Saturday, March 14, 2009

Another year passes, and another rural Iowa hospital gives up births, for lack of obstetricians

For the last 14 years, one hospital per year in Iowa has given up obstetric services because it has found itself without an obstetrician-gynecologist on staff. State data show that only 46 of the state's 181 ob-gyns practice in rural counties, and most of the 181 are in the six largest counties, reports Lynda Waddington of the Iowa Independent. Waddington's story for the online publication is accompanied by a Google map showing in red the hospitals without obstetric services.

"Officials say that doctors need more than an invitation and short-term incentives before they will begin a long-term practice in a rural setting," Waddington reports. "While Iowa continues to pursue incentives like loan forgiveness programs, the legislature and Iowa’s rural communities have yet to address the root causes of the shortage, including the state’s dismally low Medicare/Medicaid reimbursement rate and the lack of encouragement and incentives for young rural Iowans to take the plunge into medical school."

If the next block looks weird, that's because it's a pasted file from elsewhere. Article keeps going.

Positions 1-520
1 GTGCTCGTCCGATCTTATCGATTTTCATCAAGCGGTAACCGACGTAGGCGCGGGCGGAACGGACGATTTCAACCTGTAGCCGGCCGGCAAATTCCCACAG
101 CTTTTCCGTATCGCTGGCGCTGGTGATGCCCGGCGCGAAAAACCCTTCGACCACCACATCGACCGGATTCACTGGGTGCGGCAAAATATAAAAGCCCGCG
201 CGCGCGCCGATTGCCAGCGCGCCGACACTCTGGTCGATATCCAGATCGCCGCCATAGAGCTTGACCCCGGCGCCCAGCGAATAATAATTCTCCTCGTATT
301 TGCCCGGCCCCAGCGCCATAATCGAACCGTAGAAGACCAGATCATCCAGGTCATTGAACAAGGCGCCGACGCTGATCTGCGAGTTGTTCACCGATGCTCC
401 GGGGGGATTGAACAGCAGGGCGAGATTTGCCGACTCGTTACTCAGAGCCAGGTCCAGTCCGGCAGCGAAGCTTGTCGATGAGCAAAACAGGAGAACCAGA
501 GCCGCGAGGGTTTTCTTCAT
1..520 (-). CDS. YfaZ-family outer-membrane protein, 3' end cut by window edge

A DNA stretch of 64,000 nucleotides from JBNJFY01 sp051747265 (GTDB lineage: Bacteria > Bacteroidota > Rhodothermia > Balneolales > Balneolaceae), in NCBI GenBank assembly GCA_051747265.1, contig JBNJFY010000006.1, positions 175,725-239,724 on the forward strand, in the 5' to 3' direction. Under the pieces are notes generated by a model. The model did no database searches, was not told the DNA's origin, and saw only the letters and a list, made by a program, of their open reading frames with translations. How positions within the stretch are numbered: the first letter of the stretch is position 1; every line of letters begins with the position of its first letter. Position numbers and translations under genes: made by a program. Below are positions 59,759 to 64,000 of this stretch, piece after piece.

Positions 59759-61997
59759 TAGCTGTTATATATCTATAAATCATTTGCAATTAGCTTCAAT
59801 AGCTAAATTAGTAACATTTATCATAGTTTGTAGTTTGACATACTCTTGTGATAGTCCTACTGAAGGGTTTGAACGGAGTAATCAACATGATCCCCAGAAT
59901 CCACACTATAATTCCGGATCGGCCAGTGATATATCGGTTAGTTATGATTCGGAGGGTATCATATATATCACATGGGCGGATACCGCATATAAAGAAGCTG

Waddington writes about the Smoky Hill Family Medicine Residency Program in Salina, Kan., that has a good record of placing new physicians in rural areas. (Read more)

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